5. Your contact information. This should be the key contact person or your organization’s general info. Include email and phone.
  6. A call to action. Do you want viewers to donate? Attend your event? Volunteer? Whatever it is, be sure they know how to participate.
  7. A hint of your cause. If it’s not made obvious by the nature of the fundraising campaign or event, try to include a snippet of your organization’s mission or some other hint of what you support. Remember to keep the text short (visuals are your friend!).

As long as you include these key elements, you’ll have a successful fundraising flyer.


8 Tips and Tricks to Make Your Fundraising Flyer Stand Out

how to make a fundraising flyer

Here are 8 Fundraising Flyer Ideas to Make it Stand Out:

  1. Use compelling images
  2. Lead with a question
  3. Use bold text
  4. Highlight a variety of giving options
  5. Use statistics and facts
  6. Feature testimonials
  7. Use QR codes to maximize space
  8. Print on a different shape

1. Use compelling images

This may seem obvious, but the best flyers feature bold, interesting images. After all, you have limited time to capture the attention of your audience—so you have to get them hooked right away!

Stock images are a great way to find images that will intrigue someone glancing at your flyer. Just make sure to find pictures labeled for commercial reuse so you know you can use them. Some great sites to find stock images include Pexels, Freepik, and Shutterstock.

Pro tip: Whether you choose a photo or a clever illustration, make sure the image works for you by conveying some important information about either the event or campaign you’re advertising or your organization in general.


2. Lead with a question

how to make a fundraising flyer

Want a flyer that captures the attention of your audience right away? Then leading with a question (like I just did!) might be right for you!

Leading with a question does a few things:

  • It encourages your readers to stick around for the answer. Of course, when you’re asking a question, the answer has to follow. This curiosity makes people read on. That’s enough to start with!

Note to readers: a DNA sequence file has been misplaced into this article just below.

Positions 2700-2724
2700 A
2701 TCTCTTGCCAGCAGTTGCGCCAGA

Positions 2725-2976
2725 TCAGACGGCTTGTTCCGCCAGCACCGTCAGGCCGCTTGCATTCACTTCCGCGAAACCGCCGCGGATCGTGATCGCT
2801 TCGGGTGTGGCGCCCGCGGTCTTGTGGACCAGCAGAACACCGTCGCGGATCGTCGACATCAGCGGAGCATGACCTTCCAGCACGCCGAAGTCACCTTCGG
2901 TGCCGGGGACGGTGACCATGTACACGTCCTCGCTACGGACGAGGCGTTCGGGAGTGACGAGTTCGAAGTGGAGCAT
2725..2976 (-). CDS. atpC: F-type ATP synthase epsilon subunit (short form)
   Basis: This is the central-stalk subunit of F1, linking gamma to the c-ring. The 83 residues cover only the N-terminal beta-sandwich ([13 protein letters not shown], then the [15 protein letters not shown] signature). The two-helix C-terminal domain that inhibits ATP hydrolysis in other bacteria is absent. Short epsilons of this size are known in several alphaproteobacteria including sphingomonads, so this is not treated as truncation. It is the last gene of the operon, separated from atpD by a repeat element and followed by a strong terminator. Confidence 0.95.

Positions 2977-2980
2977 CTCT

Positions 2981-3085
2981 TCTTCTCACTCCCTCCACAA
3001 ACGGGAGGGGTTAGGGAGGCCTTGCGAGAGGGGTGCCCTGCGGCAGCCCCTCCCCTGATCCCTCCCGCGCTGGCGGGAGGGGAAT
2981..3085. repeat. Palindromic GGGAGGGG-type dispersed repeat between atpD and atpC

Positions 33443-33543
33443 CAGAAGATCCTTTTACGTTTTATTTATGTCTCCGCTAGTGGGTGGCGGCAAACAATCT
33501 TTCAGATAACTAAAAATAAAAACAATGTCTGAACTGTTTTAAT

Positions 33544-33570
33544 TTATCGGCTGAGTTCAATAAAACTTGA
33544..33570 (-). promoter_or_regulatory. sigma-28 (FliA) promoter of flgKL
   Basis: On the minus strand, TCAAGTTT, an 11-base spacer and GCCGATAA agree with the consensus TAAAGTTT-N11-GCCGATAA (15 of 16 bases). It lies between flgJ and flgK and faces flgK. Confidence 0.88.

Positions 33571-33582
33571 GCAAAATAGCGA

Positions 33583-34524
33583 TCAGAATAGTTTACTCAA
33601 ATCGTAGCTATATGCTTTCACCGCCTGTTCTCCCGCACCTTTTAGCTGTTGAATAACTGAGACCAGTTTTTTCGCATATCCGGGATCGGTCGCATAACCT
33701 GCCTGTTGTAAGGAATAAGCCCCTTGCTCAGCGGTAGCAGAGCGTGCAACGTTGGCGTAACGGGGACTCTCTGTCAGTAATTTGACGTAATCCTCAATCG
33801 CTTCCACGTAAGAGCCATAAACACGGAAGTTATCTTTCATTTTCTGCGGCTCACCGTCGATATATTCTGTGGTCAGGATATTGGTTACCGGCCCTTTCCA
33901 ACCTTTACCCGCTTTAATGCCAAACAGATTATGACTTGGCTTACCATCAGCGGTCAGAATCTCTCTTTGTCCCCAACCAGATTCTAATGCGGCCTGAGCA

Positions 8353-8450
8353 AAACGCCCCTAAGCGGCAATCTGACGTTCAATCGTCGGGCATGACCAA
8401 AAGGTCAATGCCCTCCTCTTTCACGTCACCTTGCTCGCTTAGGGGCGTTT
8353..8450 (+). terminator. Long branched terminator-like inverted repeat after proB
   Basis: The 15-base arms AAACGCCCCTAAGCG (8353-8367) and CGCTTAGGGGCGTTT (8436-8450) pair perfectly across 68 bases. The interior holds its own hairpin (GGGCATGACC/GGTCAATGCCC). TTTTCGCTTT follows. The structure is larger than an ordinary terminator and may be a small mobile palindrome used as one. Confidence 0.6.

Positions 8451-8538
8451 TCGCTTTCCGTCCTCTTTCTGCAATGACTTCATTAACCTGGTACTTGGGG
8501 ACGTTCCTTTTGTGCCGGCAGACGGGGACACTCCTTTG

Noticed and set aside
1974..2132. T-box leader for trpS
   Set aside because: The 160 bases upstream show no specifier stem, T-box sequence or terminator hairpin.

• It presents otherwise dull information in an interesting way. For example, your flyer could say “Volunteer with us today!” or it could say “Are you looking for a meaningful volunteer experience that lets you help others?” The second phrase is more engaging and tells the reader more about what the experience entails.
  • It can be thought-provoking. You can ask a question specific to your cause that asks readers to reconsider something they may take for granted.

By posing the right questions, you can make your flyer stand out in the crowd.


3. Use bold text

Aesthetically, your eye gets drawn to contrast. That’s why it’s important to use bold text to highlight the most important information on your flyer.

Bolding text means:

  • Your audience doesn’t have to work hard to find the key facts you’re trying to share with your flyer.
  • You have a more appealing, contrast-heavy flyer.

Remember that you don’t want to overwhelm your reader with too much text, so choosing to bold the most important words can help make a lot of text seem more manageable.

No one wants a boring flyer. Make your fundraising flyer easy to read and great to look at!


4. Highlight a variety of giving options

how to make a fundraising flyer

Your fundraising flyer should always have a specific goal. When that goal is to generate donations, it’s important to offer as many options for your readers to donate—right then and there—as possible.

Provide a link to your online donation form (see our section on QR codes below!). If you have a text-to-donate capability, like Donorbox’s powerful text-to-give feature, include your campaign ID and the text-to-give number on the flyer so your donors can easily access online giving.

If you accept cash and checks, you can always include a mailing address—but keep in mind people are more likely to give using the path of least resistance. It’s a lot easier for them to donate right when they’re thinking about it than to wait until they get home, write a check, find a stamp, and walk your donation to the mailbox.